Slate's XX Factor has some in-depth thoughts on the whole debacle here. Funny how the incident happened in February, which is Teen Dating Violence Awareness Month (Rihanna might be in her twenties, but Brown is nineteen).

Thursday, March 12, 2009

An Axe Campaign I Like?

Believe it or not, I really dig the new Axe campaign that's been airing for the last week or so. Rather than the tired and offensive depictions of women fawning over guys who use the soap/gels, unable to control themselves, these new spots are, pardon the pun, spot-on.

Sure, gals are still involved, but in a way I find more genuine than past efforts. Body spray and shower products serve two needs: hygiene, and, yeah, attracting the opposite sex. It's never been my problem that Axe caters to this second need. It's been *how* they do it. Rather than portraying women as mindless sexual beings upon catching the scent of Axe, the commercials have identified a realistic teen image issue: young men tend to use way too much product. And girls don't dig it. So — use Axe, fix your hair, attract the ladies. Too much gel? You and your over-gelled spikes are gonna be lonely.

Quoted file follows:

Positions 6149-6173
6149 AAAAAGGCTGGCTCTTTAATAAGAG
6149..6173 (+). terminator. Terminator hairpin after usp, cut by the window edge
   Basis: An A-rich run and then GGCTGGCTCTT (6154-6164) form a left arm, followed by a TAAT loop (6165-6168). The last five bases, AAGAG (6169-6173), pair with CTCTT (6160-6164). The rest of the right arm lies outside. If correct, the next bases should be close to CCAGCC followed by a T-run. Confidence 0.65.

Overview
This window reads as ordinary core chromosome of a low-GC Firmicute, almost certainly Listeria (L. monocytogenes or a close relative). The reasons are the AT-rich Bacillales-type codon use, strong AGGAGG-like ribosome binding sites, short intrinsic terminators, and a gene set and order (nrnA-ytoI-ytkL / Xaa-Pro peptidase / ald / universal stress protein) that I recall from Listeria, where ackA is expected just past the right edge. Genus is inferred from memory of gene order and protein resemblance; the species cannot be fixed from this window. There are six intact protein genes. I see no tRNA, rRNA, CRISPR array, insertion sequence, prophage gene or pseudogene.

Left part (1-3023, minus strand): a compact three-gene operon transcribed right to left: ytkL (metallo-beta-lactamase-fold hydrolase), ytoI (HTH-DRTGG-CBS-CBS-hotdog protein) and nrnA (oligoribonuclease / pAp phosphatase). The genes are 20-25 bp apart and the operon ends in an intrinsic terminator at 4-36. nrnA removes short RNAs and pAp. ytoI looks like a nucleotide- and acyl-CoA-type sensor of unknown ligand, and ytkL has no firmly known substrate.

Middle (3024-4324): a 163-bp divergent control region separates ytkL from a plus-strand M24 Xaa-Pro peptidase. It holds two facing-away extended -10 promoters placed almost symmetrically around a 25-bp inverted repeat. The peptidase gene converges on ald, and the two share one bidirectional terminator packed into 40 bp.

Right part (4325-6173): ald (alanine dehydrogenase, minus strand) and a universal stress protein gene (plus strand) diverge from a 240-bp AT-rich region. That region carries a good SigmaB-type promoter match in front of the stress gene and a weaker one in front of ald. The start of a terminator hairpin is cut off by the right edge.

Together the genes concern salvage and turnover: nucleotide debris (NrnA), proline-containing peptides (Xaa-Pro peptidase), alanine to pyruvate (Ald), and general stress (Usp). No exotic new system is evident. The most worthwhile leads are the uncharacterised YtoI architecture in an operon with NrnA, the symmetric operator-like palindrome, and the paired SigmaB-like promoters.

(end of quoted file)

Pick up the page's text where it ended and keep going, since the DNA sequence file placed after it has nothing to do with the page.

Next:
My biggest beef with the campaign? Overexposure. It seems every other commercial on Comedy Central is a "News Brief" for "the hair crisis" our country's young men are facing. Potentially good campaign feature? A sort of "hot or not" semi-interactive tool on the campaign's site, where guys can upload pics of their 'do, and supposedly, Axe's team of 100 women will vote.

Monday, August 18, 2008

Triple Chocolate Love

It's been awhile, I know. I've been out in the wilderness, foraging. Ok, perhaps that's not true since I live in Brooklyn, but I saw a commercial tonight that couldn't be ignored.

The product itself looks delicious as hell: Triple Chocolate M&Ms, a combination of dark, milk, and white chocolate. If these photos are to be believed, then woaaaah, I might have to revert back to my bad habit of ice cream and M&Ms for dinner.